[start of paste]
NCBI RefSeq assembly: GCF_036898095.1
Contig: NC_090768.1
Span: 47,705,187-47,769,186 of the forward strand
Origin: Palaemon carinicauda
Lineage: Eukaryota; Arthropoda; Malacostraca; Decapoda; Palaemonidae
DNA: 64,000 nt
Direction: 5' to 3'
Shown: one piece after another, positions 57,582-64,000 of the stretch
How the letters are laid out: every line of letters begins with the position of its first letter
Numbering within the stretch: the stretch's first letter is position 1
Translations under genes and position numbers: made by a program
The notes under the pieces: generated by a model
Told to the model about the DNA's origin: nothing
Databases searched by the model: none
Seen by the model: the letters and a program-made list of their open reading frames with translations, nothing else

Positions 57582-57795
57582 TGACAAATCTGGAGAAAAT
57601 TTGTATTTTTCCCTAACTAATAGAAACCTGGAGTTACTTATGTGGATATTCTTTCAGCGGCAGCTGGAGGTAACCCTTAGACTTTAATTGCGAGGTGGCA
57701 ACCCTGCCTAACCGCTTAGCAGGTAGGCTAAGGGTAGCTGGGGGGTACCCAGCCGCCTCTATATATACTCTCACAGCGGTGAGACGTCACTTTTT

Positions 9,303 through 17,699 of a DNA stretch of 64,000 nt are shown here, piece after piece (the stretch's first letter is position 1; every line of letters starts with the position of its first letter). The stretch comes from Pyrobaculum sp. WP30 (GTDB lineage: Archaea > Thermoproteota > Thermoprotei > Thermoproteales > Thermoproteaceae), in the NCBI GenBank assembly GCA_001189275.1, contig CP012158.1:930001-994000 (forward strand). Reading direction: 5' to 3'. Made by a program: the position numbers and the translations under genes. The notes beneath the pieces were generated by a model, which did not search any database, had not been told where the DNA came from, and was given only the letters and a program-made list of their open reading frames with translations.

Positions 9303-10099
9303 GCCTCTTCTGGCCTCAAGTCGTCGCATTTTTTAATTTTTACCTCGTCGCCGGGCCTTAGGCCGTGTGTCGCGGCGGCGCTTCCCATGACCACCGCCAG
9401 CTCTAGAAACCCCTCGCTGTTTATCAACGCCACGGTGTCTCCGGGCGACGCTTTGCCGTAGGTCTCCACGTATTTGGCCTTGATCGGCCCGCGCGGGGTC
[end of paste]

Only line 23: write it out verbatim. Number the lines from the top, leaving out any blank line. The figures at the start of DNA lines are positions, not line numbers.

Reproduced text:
9401 CTCTAGAAACCCCTCGCTGTTTATCAACGCCACGGTGTCTCCGGGCGACGCTTTGCCGTAGGTCTCCACGTATTTGGCCTTGATCGGCCCGCGCGGGGTC